Subject(s)
Humans , Amino Acids , Apoptosis , Cell Line , Glutathione Transferase , I-kappa B Kinase , NF-kappa B , Serine , Two-Hybrid System Techniques
7.
Immune Network ; : 188-200, 2003.
Article in English | WPRIM | ID: wpr-116895

ABSTRACT

BACKGROUND: Immunization of dendritic cells (DCs) pulsed with tumor antigen can activate tumor-specific cytotoxic T lymphocytes (CTL) that are responsible for protection and regression. In this study, we examined whether the uptake of necrotic tumor cells could modulate DC phenotypes and whether the immunization of necrotic tumor cell-loaded DCs could elicit efficient tumor specific immune responses followed by a regression of established tumor burdens. METHODS: We prepared necrotic tumor cell-pulsed DCs for the therapeutic vaccination and investigated their phenotypic characteristics, the immune responses induced by these DCs, and therapeutic vaccine efficacy against colon carcinoma in vivo. Several parameters including phagocytosis of tumor cells, surface antigen expression, chemokine receptor expression, IL-12 production, and NK as well as CTL activation were assessed to characterize the immune response. RESULTS: DCs derived from mouse bone marrow efficiently phagocytosed necrotic tumor cells and after the uptake, they produced remarkably increased levels of IL-12. A decreased CCR1 and increased CCR7 expression on DCs was also observed after the tumor uptake, suggesting that antigen uptake could induce DC maturation. Furthermore, co-culturing of DCs with NK cells in vitro enhanced IL-12 production in DCs and IFN-gamma production in NK cells, which was significantly dependent on IL-12 production and cell-to-cell contact. Immunization of necrotic tumor cell-loaded DCs induced cytotoxic T lymphocytes as well as NK activation, and protected mice against subsequent tumor challenge. In addition, intratumoral or contra-lateral immunization of these DCs not only inhibited the growth of established tumors, but also eradicated tumors in more than 60% of tumor-bearing mice. CONCLUSION: Our data indicate that production of IL-12, chemokine receptor expression and NK as well as CTL activation may serve as major parameters in assessing the effect of tumor cell-pulsed DC vaccine. Therefore, DCs loaded with necrotic tumor cells offer a rational strategy to treat tumors and eventually lead to prolonged survival.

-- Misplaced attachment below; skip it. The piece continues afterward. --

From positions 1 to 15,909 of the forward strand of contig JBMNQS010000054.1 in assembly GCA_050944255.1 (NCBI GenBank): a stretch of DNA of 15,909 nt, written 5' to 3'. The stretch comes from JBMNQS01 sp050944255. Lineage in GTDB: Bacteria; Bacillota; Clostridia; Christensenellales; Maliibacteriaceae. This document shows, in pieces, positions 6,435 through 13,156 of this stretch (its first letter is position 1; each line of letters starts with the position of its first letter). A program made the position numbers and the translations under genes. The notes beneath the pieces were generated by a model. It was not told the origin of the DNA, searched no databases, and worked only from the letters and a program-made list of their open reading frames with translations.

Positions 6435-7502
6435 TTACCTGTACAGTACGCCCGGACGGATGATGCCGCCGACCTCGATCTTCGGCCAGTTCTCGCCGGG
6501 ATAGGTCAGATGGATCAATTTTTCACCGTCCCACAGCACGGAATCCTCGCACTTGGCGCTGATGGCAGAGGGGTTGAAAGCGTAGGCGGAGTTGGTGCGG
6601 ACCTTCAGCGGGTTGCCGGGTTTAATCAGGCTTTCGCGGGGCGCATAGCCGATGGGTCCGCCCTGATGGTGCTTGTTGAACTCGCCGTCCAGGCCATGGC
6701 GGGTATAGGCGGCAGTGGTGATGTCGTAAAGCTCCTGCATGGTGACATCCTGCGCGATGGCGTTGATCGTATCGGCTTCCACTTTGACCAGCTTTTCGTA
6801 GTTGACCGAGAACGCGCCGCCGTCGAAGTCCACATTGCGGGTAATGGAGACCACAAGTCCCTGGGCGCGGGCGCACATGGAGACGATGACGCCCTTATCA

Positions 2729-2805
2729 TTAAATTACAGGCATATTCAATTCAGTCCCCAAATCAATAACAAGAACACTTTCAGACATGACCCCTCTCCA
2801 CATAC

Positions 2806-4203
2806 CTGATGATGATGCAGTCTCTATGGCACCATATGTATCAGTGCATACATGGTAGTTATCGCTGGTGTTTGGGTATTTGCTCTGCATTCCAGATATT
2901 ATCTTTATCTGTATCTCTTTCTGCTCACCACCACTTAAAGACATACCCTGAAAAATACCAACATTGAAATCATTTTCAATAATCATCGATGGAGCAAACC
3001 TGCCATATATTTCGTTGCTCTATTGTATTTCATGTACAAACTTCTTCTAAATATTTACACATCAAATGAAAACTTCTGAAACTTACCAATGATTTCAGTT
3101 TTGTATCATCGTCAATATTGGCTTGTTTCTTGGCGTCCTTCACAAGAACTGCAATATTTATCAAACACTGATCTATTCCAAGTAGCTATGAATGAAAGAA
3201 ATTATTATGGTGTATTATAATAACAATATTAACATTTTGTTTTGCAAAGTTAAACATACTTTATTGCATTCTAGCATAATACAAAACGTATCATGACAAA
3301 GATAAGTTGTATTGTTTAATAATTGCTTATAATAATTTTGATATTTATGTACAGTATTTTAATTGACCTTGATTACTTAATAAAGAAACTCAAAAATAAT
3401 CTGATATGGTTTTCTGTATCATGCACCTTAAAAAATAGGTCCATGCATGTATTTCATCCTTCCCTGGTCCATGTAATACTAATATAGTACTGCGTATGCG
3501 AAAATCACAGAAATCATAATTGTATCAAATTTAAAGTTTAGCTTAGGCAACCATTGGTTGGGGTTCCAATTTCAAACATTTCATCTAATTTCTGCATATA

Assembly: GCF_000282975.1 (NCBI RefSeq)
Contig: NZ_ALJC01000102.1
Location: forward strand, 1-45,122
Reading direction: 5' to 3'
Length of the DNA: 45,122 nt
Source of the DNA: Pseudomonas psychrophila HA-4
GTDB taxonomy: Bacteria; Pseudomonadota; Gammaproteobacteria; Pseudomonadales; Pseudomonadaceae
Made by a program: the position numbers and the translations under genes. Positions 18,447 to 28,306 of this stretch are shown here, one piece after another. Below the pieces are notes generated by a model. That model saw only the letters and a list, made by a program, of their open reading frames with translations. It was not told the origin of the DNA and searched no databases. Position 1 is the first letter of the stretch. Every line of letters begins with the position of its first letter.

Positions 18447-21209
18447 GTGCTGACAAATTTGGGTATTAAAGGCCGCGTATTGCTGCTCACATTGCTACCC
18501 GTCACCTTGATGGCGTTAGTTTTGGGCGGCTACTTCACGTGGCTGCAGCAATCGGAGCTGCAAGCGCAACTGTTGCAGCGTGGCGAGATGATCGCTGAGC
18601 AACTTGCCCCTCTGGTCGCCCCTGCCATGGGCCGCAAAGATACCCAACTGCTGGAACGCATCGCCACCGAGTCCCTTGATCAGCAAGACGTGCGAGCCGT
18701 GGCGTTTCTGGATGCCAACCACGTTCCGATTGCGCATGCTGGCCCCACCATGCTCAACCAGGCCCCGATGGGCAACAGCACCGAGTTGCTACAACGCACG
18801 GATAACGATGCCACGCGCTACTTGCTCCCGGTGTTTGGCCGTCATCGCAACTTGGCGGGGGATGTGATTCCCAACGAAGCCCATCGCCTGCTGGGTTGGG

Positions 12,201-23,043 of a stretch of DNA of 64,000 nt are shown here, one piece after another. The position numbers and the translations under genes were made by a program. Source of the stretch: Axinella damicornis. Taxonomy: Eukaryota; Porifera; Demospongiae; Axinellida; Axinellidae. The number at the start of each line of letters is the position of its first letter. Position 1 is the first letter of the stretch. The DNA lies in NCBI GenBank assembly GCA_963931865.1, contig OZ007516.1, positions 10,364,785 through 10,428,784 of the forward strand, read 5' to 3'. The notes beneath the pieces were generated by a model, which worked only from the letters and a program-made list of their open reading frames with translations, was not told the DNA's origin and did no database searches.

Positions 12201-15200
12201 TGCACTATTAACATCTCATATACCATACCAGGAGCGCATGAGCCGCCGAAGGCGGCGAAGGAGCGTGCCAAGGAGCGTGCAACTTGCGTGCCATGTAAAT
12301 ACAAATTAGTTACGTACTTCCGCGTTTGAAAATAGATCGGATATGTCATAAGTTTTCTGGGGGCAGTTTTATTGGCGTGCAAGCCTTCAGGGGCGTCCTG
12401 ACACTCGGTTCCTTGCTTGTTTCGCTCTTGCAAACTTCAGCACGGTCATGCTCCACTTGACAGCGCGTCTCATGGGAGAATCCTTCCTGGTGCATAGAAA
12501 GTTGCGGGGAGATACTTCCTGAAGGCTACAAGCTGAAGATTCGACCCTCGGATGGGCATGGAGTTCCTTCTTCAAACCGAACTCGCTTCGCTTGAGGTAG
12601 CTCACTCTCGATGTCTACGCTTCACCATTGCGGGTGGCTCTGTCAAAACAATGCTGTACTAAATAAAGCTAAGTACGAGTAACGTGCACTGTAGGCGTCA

Subject(s)
Animals , Mice , Antigens, Surface , Bone Marrow , Colon , Dendritic Cells , Immunization , Interleukin-12 , Killer Cells, Natural , Phagocytosis , Phenotype , T-Lymphocytes, Cytotoxic , Tumor Burden , Vaccination
8.
Journal of the Korean Ophthalmological Society ; : 2353-2357, 2003.
Article in Korean | WPRIM | ID: wpr-16661

ABSTRACT

PURPOSE: The purposes of study was to assess the expression patterns of heat shock protein 33 (HSP33) after gene transfection and to evaluate the protective effects of heat shock protein 33 from apoptosis and oxidative stress in transfected human corneal epithelial cell. METHODS: The cultured human corneal epithelial cells were divided control and experimental group. Experimental group was transfected with HSP 33. After transfection, the experimental group was treated with etoposide (induced apoptosis) and hydrogen peroxide (induced oxidative stress). The expression patterns of HSP 33 was0 examined by western blot. The viability (cell protection rate of heat shock protein) and protective effect against apoptosis after etoposide and hydrogen peroxide treatment were measured using 3-[4, 5-dimethylthiazol-2-yl]-2, 5-diphenyltetrazolium bromide (MTT) assay. RESULTS: Expression of Heat shock protein 33 was increased in the transfection group compared with non-transfection group. The increased cell number (viability=anti-apoptotic effect of heat shock protein) of transfection group with induced HSP 33 etoposide and hydrogen peroxide treatment show that Hsp 33 appeared to have protective effect in Human corneal epithelial cell from apoptosis and oxidative stress. CONCLUSIONS: These data suggest that experimentally induced heat shock protein 33 could protect etoposide-generated apoptosis and hydreogen peroxide generated oxidative stress in human corneal epithelial cell.